(ii) There exist atleast three points that are not on the same line.

Do these postulates contain any undefined terms? Are these postulates consistent? Do they follow from Euclid’s postulates? Explain.Consider two ‘postulates’ given below

(i) Given any two distinct points A and B, there exists a third point C which is in between A and B.

(ii) There exist atleast three points that are not on the same line.

Do these postulates contain any undefined terms? Are these postulates consistent? Do they follow from Euclid’s postulates? Explain.

Solution:

Yes, these postulates contain undefined terms such as ‘Point and Line’. Also,
these postulates are consistent because they deal with two different
situations as

(i) says that given two points A and B, there is a point C lying on the line in between them. Whereas

(ii) says that, given points A and B, you can take point C not lying on the line through A and B.

No, these postulates do not follow from Euclid’s postulates, however they follow from the axiom, “Given two distinct points, there is a unique line that passes through them.”

(i) says that given two points A and B, there is a point C lying on the line in between them. Whereas

(ii) says that, given points A and B, you can take point C not lying on the line through A and B.

No, these postulates do not follow from Euclid’s postulates, however they follow from the axiom, “Given two distinct points, there is a unique line that passes through them.”

**Question 4.**

If a point C lies between two points A and B such that AC = BC, then prove that AC = AB, explain by drawing the figure.If a point C lies between two points A and B such that AC = BC, then prove that AC = AB, explain by drawing the figure.

Solution:

We have,

AC = BC [Given]

∴ AC + AC = BC + AC

[If equals added to equals then wholes are equal]

or 2AC = AB [∵ AC + BC = AB]

or AC =

We have,

AC = BC [Given]

∴ AC + AC = BC + AC

[If equals added to equals then wholes are equal]

or 2AC = AB [∵ AC + BC = AB]

or AC =

**Question 5.**

In question 4, point C is called a mid-point of line segment AB. Prove that every line segment has one and only one mid-point.In question 4, point C is called a mid-point of line segment AB. Prove that every line segment has one and only one mid-point.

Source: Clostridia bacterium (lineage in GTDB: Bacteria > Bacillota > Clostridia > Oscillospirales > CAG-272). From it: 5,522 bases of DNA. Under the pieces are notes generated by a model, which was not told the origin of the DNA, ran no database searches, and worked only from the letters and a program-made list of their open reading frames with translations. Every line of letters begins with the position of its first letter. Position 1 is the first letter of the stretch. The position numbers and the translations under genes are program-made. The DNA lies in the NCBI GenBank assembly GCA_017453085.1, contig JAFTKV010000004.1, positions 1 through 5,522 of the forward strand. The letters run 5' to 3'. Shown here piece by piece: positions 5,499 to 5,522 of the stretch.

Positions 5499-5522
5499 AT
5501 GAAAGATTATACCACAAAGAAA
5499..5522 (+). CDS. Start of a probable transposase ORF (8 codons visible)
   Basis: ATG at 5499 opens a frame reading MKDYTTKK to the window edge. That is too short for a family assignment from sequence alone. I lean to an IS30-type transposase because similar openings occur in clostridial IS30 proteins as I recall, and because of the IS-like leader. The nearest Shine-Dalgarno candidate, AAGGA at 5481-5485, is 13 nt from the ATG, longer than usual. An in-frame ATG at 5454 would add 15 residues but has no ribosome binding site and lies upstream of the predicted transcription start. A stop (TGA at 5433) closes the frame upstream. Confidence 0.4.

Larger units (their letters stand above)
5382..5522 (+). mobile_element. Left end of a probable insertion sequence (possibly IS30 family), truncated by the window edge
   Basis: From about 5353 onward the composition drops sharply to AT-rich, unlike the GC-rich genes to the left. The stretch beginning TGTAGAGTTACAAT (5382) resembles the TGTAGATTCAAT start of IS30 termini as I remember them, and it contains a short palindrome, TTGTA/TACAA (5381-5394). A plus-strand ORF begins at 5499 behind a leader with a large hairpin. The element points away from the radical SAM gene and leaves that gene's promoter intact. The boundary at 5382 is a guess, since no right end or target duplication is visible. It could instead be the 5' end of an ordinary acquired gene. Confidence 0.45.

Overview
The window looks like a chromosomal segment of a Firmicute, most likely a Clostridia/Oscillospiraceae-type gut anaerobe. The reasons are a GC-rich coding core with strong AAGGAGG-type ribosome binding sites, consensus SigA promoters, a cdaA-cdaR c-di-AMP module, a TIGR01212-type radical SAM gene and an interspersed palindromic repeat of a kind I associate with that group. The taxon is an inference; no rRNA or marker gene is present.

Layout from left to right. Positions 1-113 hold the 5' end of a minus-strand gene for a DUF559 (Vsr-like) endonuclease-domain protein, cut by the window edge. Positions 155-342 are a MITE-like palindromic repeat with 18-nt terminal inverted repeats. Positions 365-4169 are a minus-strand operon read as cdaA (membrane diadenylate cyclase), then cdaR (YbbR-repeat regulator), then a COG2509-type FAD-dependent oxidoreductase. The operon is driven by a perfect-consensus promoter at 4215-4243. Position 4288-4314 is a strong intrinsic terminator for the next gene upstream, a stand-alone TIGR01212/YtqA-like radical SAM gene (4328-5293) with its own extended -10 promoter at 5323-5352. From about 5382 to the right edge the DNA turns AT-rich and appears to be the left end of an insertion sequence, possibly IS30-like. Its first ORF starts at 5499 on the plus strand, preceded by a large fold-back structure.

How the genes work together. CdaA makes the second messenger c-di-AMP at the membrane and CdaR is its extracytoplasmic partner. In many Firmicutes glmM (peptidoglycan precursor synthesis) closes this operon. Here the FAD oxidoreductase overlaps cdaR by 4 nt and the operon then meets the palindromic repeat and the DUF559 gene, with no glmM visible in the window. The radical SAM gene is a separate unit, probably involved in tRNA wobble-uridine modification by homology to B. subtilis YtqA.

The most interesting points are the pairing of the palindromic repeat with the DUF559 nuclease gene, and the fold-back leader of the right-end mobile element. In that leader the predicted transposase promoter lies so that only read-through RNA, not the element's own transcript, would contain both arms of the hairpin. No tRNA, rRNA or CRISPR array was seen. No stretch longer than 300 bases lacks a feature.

Solution:

Let the given line AB is having two mid points ‘C’ and ‘D’.

AC = ……(i)

and AD = ……(ii)

Subtracting (i) from (ii), we have

AD – AC =

or AD – AC = 0 or CD = 0

∴ C and D coincide.

Thus, every line segment has one and only one mid-point.

AC = ……(i)

and AD = ……(ii)

Subtracting (i) from (ii), we have

AD – AC =

or AD – AC = 0 or CD = 0

∴ C and D coincide.

Thus, every line segment has one and only one mid-point.

**Question 6.**

In figure, if AC = BD, then prove that AB = CD.In figure, if AC = BD, then prove that AB = CD.

Solution:

Given: AC = BD

⇒ AB + BC = BC + CD

Subtracting BC from both sides, we get

AB + BC – BC = BC + CD – BC

[When equals are subtracted from equals, remainders are equal]

⇒ AB = CD

Given: AC = BD

⇒ AB + BC = BC + CD

Subtracting BC from both sides, we get

AB + BC – BC = BC + CD – BC

[When equals are subtracted from equals, remainders are equal]

⇒ AB = CD

**Question 7.**

Why is axiom 5, in the list of Euclid’s axioms, considered a ‘universal truth’? (Note that, the question is not about the fifth postulate.)Why is axiom 5, in the list of Euclid’s axioms, considered a ‘universal truth’? (Note that, the question is not about the fifth postulate.)

Solution:

As statement is true in all the situations. Hence, it is considered a
‘universal truth.’

**Exercise 5.2**

**Question 1.**

How would you rewrite Euclid’s fifth postulate so that it would be easier to understand

How would you rewrite Euclid’s fifth postulate so that it would be easier to understand

Solution:

We can write Euclid’s fifth postulate as ‘Two distinct intersecting lines cannot be parallel to the same line.’

We can write Euclid’s fifth postulate as ‘Two distinct intersecting lines cannot be parallel to the same line.’

**Question 2.**

Does Euclid’s fifth postulate imply the existence of parallel lines ? Explain.Does Euclid’s fifth postulate imply the existence of parallel lines ? Explain.

Solution:

Yes. If a straight line l falls on two lines m and n such that sum of the interior angles on one side of l is two right angles, then by Euclid’s fifth postulate, lines m and n will not meet on this side of l. Also, we know that the sum of the interior angles on the other side of the line l will be two right angles too. Thus, they will not meet on the other side also.

∴ The lines m and n never meet, i.e, They are parallel.

Yes. If a straight line l falls on two lines m and n such that sum of the interior angles on one side of l is two right angles, then by Euclid’s fifth postulate, lines m and n will not meet on this side of l. Also, we know that the sum of the interior angles on the other side of the line l will be two right angles too. Thus, they will not meet on the other side also.

∴ The lines m and n never meet, i.e, They are parallel.